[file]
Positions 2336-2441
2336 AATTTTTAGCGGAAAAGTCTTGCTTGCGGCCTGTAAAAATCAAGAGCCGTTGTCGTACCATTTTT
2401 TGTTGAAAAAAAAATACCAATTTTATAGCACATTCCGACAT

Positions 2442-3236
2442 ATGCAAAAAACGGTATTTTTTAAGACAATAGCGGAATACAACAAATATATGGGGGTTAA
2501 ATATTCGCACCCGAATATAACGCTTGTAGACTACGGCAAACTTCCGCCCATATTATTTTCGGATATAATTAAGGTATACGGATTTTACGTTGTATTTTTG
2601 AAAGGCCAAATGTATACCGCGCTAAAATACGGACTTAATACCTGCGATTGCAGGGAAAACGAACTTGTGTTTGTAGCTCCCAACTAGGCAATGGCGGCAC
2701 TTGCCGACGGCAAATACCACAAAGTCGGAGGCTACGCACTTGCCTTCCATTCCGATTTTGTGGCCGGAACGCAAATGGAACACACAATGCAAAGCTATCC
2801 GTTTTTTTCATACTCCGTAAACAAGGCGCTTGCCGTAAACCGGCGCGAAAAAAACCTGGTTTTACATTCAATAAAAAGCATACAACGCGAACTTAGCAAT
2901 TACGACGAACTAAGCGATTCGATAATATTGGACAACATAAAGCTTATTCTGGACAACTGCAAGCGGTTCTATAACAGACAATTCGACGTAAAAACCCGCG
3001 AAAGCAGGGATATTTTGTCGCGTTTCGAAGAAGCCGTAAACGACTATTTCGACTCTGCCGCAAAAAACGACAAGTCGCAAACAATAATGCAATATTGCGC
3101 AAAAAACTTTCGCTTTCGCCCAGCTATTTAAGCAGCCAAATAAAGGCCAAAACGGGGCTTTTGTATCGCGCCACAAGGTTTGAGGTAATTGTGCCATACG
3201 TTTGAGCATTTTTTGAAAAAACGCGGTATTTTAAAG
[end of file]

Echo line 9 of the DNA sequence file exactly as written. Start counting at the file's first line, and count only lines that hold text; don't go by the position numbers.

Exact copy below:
2801 GTTTTTTTCATACTCCGTAAACAAGGCGCTTGCCGTAAACCGGCGCGAAAAAAACCTGGTTTTACATTCAATAAAAAGCATACAACGCGAACTTAGCAAT